Principle 4: Consult stakeholders

This Good Practice Note is for DFAT staff, delivery partners and environmental specialists involved in delivering Australia’s aid program. It is one of a series of notes which explains the principles of the aid program’s Environment Protection Policy and how they should be addressed. The notes complement the Operational Procedures of the Environment Protection Policy.

4 How and when to consult people whose environment may be affected

4.1 Why is consulting stakeholders important?

Stakeholders should be consulted in developing and implementing investments that may carry environmental risks. Consultation enables people who may be affected by the activity to voice their concerns and help ensure that investments meet their development objectives without harming the environment. Stakeholders can help identify, avoid and manage investment risks.

Consultation includes keeping communities informed, listening to, considering and acknowledging concerns and aspirations, and providing feedback on how consultations have influenced decisions. Working with communities to develop options and solutions and in reaching decisions may be part of effective consultation.

4.2 What is the difference between disclosing information and consulting stakeholders?

Disclosure is revealing information, such as about an investment or its impacts that is relevant to those who may be affected.

Consultation involves obtaining community feedback on analyses, alternatives and/or decisions throughout a process to ensure that public concerns and aspirations are consistently understood and considered.

There may be DFAT and partner policies and guidelines relevant to stakeholder consultation including to enable gender equality, disability inclusive development and assisting indigenous peoples to overcome social and economic disadvantages. Consultation processes should be consistent with these policies.

4.3 What are the legal obligations?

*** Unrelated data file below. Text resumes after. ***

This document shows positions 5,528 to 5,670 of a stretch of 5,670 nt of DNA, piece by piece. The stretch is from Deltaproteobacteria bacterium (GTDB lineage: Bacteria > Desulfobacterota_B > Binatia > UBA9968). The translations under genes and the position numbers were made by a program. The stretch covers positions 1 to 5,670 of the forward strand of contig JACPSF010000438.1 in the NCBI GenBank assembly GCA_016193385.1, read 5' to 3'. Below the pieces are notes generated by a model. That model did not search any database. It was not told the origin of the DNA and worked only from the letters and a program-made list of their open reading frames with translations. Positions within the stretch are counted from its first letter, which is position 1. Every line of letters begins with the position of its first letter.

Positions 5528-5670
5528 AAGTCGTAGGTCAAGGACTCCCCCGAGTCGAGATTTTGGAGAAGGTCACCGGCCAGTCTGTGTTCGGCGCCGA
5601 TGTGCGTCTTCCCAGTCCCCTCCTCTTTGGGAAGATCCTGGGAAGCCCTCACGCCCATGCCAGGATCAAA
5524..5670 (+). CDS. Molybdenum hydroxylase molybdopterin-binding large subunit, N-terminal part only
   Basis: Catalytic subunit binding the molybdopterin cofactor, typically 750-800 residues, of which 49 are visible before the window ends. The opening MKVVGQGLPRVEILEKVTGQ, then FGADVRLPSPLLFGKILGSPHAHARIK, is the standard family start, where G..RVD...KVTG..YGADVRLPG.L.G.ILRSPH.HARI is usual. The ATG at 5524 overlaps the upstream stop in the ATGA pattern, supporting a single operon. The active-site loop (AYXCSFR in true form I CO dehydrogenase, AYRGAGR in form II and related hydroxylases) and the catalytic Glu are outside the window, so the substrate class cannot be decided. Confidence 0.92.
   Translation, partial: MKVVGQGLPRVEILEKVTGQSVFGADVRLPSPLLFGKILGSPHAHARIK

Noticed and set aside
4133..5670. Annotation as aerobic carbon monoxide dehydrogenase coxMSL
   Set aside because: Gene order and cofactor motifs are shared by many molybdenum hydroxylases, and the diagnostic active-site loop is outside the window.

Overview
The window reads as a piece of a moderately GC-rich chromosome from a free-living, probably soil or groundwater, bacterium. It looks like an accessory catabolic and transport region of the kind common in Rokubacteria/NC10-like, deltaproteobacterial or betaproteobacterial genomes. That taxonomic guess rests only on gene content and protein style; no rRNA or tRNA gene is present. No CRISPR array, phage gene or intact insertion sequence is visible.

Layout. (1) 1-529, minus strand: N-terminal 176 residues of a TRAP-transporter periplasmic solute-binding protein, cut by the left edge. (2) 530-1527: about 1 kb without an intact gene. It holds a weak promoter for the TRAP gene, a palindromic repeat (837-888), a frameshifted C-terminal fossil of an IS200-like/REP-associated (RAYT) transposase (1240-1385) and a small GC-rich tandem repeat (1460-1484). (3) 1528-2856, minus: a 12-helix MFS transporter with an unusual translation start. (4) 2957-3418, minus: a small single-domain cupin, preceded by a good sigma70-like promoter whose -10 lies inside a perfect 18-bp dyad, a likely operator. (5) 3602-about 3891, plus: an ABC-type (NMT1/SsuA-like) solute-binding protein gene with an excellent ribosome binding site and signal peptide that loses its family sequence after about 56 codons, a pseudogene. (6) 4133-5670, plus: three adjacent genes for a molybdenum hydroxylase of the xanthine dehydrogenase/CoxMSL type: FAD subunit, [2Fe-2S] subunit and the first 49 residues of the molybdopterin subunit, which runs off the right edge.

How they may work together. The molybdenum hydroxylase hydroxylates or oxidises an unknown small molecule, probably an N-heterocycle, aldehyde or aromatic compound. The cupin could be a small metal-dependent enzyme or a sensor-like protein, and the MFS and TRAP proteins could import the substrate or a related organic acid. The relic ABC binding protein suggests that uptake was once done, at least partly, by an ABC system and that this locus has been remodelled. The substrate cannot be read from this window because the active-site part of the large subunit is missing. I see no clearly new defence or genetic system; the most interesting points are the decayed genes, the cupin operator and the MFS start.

All aid activity must comply with the Environment Protection and Biodiversity Conservation Act 1999 (EPBC Act) and local environmental laws.

Environmental legislation typically provides for consultation with stakeholders as an integral part of environment assessment processes.

If an aid investment is likely to have a significant impact on the environment, and requires environmental assessment under the EPBC Act, statutory processes for consultation must be followed.

4.4 You are following good practice if you:

  • Begin early in the assessment process and continue to engage through the design phase. This is a two-way conversation that can provide invaluable local knowledge to the design team.
  • Tailor the consultation to the level of risk – consultation for medium to high risk activity will be more comprehensive than for low risk activity.
  • Engage specialist expertise to design and facilitate consultation processes for complex and high risk activity.
  • Make information accessible - provide information about the activity and the assessment of environmental risks in an accessible place and in a language and form that is understandable by affected people and other important stakeholders (e.g. local environmental agencies).
  • Include stakeholders in decision-making and monitoring - provide opportunities for stakeholders to contribute to decisions about managing environmental risks. Build on these relationships to continue the consultation during implementation, and to engage local people in monitoring/reporting.
  • Develop local capacities - consider engaging local leaders and local environmental agency staff in the team.
  • Be inclusive and responsive to the needs of communities, including vulnerable groups - DFAT has specific strategies and policies on gender equality, disability inclusive development and assisting indigenous peoples to overcome social and economic disadvantages.
  • Provide avenues for complaint and redress - seek consensus on risk management measures and benefit sharing. Work with local leadership structures and methods for working through grievances. Communicate and discuss the measures taken to address stakeholder concerns and take on board their ideas.
  • Follow DFAT displacement and resettlement safeguards for activity involving temporary or permanent displacement of people.

Examples of good practice consultation processes for international development activities can be found in the following documents:

World Bank Environmental Health and Safety Guidelines
Asian Development Bank Environment Safeguards: A Good Practice Sourcebook
Social Impact Assessment: guidance for assessing and managing the social impacts of projects (International Association for Impact Assessment).

Last Updated: 28 June 2016